So, to answer your question, I do not doubt that even peaceful immigration affects the native culture. I simply disagree that it is the proper role of government to have any role in cultural matters in the first place.

Jesus! How old were you be... (Below threshold)
seamus:

Jesus! How old were you before your father shot himself in the head for raising such a drooling moron? Or did the syphillis your mother gave him (and you) get him first? I understand that reading is very difficult for you, but try reading the very first line that you quoted.

"Your words alone are enough to substantiate my claim that you're a racist."

That sentence puts the lie to your next two paragraphs, so we'll move right along. Sorry. Make that next three paragraphs.

So you are essentially saying that there is no influence on American culture from illegal immigration.

Ummmmm....I said nothing remotely like that. You said that you resent the hispanicization of your culture. I didn't argue that it wasn't happening. I said that resenting the growing hispanicization of your culture makes you a racist.

That I support a very multi-ethnic America in no way means I must therefore support illegal immigration and its effects simply because those choosing to break our laws and enter our country illegally are predominately from one ethnic sector.

Nobody said you had to. Mosdt of the people on this board don't support illegal immigration. All of them (except you) have been able to make that argument without sliding into racism. (that was my point earlier which went straight over your dimwiited little head.)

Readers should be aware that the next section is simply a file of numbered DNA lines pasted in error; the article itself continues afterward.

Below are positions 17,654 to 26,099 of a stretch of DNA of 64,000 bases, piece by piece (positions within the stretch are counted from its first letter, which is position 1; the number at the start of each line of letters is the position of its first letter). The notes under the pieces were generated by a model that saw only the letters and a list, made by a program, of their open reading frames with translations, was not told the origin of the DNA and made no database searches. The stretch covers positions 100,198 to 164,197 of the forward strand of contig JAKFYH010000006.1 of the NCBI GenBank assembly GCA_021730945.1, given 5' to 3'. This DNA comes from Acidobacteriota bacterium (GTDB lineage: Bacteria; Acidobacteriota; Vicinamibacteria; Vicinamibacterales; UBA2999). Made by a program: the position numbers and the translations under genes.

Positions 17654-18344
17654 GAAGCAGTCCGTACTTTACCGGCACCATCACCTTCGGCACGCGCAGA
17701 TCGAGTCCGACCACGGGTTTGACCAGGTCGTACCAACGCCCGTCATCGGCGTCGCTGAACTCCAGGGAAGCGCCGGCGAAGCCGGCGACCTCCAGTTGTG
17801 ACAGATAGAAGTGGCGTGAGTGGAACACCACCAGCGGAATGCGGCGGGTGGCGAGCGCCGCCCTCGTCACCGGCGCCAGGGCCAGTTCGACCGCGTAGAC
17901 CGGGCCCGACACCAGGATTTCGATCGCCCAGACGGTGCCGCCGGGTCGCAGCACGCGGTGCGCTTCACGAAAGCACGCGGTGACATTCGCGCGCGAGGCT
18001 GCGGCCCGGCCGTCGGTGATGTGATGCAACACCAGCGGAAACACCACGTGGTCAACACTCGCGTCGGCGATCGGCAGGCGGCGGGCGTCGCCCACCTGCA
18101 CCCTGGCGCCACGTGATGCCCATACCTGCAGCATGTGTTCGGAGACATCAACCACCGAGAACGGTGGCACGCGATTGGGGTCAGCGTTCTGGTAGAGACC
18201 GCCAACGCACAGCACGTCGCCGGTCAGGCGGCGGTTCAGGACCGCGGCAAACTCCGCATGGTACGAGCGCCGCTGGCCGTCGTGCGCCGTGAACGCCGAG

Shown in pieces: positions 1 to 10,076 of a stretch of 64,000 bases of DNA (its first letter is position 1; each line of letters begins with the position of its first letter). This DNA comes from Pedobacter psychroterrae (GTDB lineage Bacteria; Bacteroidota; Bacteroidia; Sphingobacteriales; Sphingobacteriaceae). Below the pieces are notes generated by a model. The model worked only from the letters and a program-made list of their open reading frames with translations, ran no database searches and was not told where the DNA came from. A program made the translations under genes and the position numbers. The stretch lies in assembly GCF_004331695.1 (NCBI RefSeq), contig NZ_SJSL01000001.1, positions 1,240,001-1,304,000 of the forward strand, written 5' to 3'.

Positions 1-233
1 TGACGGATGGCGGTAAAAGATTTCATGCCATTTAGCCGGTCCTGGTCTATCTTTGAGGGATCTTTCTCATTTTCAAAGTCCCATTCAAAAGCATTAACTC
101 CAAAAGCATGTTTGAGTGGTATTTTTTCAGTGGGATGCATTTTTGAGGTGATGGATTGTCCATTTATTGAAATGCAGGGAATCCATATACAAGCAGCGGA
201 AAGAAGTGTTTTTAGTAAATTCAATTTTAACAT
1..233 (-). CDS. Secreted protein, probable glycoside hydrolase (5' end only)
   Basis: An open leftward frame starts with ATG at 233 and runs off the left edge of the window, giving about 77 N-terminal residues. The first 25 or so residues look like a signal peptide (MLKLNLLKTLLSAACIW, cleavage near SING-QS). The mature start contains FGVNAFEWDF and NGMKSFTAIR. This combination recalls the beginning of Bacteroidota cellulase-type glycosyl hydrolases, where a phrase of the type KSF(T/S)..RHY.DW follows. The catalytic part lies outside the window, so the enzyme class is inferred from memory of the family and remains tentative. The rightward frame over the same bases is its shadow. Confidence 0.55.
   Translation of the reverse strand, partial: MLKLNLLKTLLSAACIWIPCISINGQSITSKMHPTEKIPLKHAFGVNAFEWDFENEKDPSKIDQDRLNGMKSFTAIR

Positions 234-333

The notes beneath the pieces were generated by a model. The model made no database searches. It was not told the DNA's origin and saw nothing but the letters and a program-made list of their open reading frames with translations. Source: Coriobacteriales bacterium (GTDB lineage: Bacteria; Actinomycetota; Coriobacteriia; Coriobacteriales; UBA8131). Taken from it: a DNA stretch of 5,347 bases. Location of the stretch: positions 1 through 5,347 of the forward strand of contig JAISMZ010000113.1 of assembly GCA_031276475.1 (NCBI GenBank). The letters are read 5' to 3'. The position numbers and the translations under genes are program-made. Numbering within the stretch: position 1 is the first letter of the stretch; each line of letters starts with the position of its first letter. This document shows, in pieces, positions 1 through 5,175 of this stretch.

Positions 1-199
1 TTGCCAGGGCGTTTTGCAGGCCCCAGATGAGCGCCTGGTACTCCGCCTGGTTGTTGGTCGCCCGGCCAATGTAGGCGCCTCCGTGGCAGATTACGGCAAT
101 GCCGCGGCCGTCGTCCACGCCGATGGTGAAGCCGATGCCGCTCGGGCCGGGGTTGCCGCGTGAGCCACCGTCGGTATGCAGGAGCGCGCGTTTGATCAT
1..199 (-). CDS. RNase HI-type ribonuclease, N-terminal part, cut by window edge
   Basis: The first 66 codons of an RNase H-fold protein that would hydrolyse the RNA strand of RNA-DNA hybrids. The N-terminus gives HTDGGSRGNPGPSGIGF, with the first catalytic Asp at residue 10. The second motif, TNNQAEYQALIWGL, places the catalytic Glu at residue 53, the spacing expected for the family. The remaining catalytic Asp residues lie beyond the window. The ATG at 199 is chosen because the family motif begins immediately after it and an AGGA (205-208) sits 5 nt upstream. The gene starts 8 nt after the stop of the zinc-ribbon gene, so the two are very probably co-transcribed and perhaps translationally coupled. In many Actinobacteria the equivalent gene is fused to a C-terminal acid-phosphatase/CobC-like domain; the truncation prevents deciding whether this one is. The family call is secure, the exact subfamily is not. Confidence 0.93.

And just a reminder of your own words...

Also, I honestly resent the undue influence that illegal immigration is having on my American culture. Here in California, we are being 'hispanisized' at an increasing rate.

Seamus - You crack me up. N... (Below threshold)
F15C:

Seamus - You crack me up. Now you stoop to insulting my parents. Truthfully, how old are you? Twelve?

So, let me get this straight. When you, in your infinite wisdom, utter, "Your words alone are enough to substantiate my claim that you're a racist", then it JUST MUST BE TRUE. (Queue booming echo effect signaling that we've been witness to communication from the deity that is Seamus).

Well pardon me for not genuflecting in your presence.

One more time, even though I know it's a waste. My own words as quoted by you: "Also, I honestly resent the undue influence that illegal immigration is having on my American culture. Here in California, we are being 'Hispanicized' at an increasing rate."
Show me *how* those words are racist. There is no question that illegal immigration is effecting our culture. That effect is from an illegal source and so is ‘undue’. So that statement is empirical fact - therefore not racist. Let's see, does it bother you that I claim American culture as mine? I suspect it does. I suspect it bothers you a lot that I am proud to be American. But even so, that does not qualify me as a racist. And finally, if you believe that California is not being effected (in a way referred to by La Raza, and others like them by the term “Hispanicize”) please explain - if you can.

If I am racist I'd really like to know that, and even more importantly my wife would like to know that (inside joke).

Seamus - I’ve asked over and over for you to explain how my words make me a racist. I’ve explained the words in context and though you may not like what I have to say, that still does not make me a racist. It is clear that you are not capable of a reasoned response. It is abundantly clear that you are not capable of even carrying on a decent flame war for cripes sake.

Those who can do - those who can’t, troll…

Phinn: Thanks - I think I u... (Below threshold)
F15C:

Phinn: Thanks - I think I understand a bit more clearly where you are coming from. I don't even disagree with your comments on the welfare state. Though we may have some minor differences I suspect we agree there more than not.

However, here is the issue for me. I respect your view that the government should not have a role in the native culture. I certainly don't think the government should dictate the culture in any way.